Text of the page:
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Banks behaving badly
Low teaser rates sound great, until you find out what you're really paying -- if you find out.
October 19, 2005: 12:17 PM EDT
By Carolyn Bigda, MONEY Magazine
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NEW YORK (MONEY Magazine) - Zero percent interest for the next six months, or even a year, on all balance transfers. No annual fees. Rewards points for everyday purchases. Choose airline tickets, hotel stays, car rentals, a variety of great brand-name products or just get cash back.

What red-blooded American credit-card holder could resist such a deal?

Well, if you're smart, maybe you.

Tantalizing offers like these from your bank or credit-card issuer are increasingly filled with traps that can pile on unexpected fees or trigger punitive interest rates, some as high as 35 percent.

True, the details are spelled out in the fine print of promotions and cardholder agreements. But, says Curtis Arnold of, "You have to be incredibly diligent to avoid the tripwire."

The strategies that follow will help make sure you don't get caught.

Trap No. 1: The old bait and switch

You're tempted by one of the many low-rate or zero-percent card offers you get in the mail claiming you're pre-approved for the deal. But the fine print often contains qualifying language that can result in your getting a higher rate than advertised.

If you do land the stated rate, you'll often find that it applies only to balance transfers, not new purchases. Your monthly payments, however, will be applied first to the low-rate balance transfer, helping the new, higher-rate debt to grow.

And if you're late with just one payment, the issuer may well boost your rate on the whole amount outstanding, even though the low rate was supposed to be in effect for six to 12 months.

What to do "The cardinal rule of balance transfers is to take the card transferred to and put it in a dark place where you'll never be tempted to use it again," says Arnold. Before you apply for a low-rate deal, make sure you understand the terms in the disclosure box and read the fine print to see what can trip you up.

Trap No. 2: One strike and you're up

You probably know that late payments can prompt your card issuer to increase your interest rate, even if you're a first-time offender. And you may know that some issuers will raise your rate if you're late paying a bill to a different company altogether -- a policy called universal default that is practiced by 45 percent of banks nationwide, according to Consumer Action.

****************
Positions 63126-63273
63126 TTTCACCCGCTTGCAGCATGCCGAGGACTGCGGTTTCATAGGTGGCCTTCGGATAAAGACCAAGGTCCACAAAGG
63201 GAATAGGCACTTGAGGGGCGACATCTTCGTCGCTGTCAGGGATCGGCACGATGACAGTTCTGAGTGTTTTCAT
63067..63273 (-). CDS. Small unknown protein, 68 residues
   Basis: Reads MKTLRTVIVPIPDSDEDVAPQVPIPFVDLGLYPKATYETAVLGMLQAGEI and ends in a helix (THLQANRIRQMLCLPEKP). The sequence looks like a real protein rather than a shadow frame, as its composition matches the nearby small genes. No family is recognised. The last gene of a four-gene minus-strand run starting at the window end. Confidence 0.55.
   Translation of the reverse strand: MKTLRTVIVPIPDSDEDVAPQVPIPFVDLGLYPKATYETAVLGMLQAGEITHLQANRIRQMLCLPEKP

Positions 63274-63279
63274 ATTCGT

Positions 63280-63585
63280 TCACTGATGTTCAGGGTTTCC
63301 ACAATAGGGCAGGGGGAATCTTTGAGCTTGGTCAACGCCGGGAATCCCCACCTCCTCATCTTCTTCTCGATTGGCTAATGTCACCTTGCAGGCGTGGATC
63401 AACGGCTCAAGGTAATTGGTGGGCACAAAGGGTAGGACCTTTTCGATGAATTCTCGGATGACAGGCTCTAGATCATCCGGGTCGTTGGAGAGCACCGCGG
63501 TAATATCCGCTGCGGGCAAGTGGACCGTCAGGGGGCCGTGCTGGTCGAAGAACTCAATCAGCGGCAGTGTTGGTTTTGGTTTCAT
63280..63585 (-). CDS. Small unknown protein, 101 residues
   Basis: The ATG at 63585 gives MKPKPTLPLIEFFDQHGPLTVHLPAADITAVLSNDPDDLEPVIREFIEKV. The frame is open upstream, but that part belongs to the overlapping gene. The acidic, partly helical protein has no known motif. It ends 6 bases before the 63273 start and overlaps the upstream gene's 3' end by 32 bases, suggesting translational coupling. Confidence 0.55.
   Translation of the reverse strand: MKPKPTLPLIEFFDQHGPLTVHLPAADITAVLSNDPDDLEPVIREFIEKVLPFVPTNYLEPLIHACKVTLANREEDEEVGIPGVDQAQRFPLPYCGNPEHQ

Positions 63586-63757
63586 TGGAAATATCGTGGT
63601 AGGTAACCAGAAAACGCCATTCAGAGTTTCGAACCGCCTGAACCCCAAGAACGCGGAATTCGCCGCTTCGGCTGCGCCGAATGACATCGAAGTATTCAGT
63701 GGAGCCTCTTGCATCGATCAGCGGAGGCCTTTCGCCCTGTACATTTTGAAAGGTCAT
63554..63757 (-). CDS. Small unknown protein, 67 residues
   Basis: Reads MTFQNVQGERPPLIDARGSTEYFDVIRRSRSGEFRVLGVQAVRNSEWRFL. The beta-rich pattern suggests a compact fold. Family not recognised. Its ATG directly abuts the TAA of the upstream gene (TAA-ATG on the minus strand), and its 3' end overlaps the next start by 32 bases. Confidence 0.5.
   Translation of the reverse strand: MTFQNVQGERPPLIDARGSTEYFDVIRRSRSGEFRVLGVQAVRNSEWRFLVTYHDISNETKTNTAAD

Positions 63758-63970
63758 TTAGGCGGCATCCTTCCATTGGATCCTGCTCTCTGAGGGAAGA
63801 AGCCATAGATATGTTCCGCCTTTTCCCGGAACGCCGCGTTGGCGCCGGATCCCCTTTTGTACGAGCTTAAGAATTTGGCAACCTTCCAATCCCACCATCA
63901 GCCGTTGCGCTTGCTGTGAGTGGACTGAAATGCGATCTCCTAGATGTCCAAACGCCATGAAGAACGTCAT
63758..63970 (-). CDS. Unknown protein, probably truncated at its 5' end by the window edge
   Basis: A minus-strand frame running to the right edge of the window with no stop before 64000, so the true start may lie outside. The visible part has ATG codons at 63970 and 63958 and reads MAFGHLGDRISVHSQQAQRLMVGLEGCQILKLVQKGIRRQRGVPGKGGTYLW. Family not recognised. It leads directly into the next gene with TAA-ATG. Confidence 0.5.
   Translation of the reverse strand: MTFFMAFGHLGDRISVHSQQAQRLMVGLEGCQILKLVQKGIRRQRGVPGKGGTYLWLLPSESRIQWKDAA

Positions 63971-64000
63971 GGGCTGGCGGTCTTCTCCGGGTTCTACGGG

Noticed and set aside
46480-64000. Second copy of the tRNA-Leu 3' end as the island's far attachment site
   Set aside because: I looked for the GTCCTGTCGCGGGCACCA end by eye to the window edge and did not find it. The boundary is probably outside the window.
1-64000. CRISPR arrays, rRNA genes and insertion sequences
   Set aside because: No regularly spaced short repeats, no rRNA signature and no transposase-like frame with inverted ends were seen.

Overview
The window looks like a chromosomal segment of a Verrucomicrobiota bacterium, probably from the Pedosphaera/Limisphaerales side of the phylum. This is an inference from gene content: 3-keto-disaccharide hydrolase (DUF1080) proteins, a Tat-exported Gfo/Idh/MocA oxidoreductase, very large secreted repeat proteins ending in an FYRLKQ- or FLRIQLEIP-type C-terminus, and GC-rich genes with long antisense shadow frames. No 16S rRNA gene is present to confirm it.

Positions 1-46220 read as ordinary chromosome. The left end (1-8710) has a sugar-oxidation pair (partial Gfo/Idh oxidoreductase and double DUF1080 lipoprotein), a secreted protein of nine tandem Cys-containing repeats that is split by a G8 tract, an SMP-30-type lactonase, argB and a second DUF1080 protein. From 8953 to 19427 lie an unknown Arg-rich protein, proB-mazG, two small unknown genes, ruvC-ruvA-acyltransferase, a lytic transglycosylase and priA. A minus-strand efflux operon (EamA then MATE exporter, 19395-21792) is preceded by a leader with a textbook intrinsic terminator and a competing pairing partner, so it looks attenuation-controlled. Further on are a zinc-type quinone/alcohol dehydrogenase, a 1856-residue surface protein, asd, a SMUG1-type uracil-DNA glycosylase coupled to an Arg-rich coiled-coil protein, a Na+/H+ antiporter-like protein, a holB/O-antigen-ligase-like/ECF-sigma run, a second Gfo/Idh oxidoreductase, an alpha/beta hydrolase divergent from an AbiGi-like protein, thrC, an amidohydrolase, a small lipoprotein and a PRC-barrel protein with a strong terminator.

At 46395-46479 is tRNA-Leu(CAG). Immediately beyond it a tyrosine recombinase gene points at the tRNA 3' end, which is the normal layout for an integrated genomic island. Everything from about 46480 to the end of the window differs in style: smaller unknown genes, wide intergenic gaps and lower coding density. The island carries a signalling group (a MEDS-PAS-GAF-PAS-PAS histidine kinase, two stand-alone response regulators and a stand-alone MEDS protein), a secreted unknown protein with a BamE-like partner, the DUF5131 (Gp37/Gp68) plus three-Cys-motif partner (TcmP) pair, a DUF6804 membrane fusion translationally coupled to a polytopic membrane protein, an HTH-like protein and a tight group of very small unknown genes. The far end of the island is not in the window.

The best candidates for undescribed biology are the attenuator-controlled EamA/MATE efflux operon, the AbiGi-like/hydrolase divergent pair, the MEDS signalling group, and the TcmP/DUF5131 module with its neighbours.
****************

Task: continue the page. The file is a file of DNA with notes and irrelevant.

But you may not realize that a card company with a universal default policy can also hike your rate because you're shopping for a deal on a mortgage or car loan (too many inquiries on your credit report) or because you've opened a new credit-card account (too much available credit). What's worse, banks aren't required to notify you in advance of the rate change or explain the reason.

What to do Call and ask your issuer whether it has a universal default policy. If so, consider switching cards. Check your monthly statements carefully to make sure a rate hike hasn't slipped past you, and read all notices that you're sent.

Some banks, such as Citibank, now give a two-week warning and let you pay off your balance at the lower rate. The catch: The account will be closed, so you can't make additional charges on it. If your rate does jump, ask the issuer to lower it. Tell the rep that other banks have made you better offers, which is undoubtedly true.

Trap No. 3: Twice is not so nice

If you carry an occasional balance on your credit card, you may get hit with higher than expected finance charges if your issuer uses a two-cycle billing system vs. the standard one-month cycle. That's because carrying a balance wipes out the grace period on new purchases, and in a two-cycle billing period, the issuer can impose interest retroactively.

Say you charge a $1,500 laptop on Dec. 15 and can't pay the full balance when you get your bill in January. Under double-cycle billing, you'd be hit with interest based on your average daily balance in January and December, resulting in 50 percent higher finance charges than if you'd been charged for January alone.

What to do Check your cardholder agreement to see if you're subject to two-cycle billing. If you are, and you carry a balance from time to time, switch to an issuer that bills on a single cycle.

Trap No. 4: The rude courtesy service

It sounds like a nice gesture: Your bank automatically covers you if you overdraw your account, saving you the humiliation of a bounced check or a declined debit card. What your bank doesn't spell out is the hefty cost of this courtesy service, which runs up to $35 per transaction.

What to do Sign up for overdraft protection linked to a savings account or credit line instead of relying on the default service. Cost: about $7 per transaction. Better yet, stop living so close to the edge. The easiest way to avoid overdraft fees? Don't spend more than you have.


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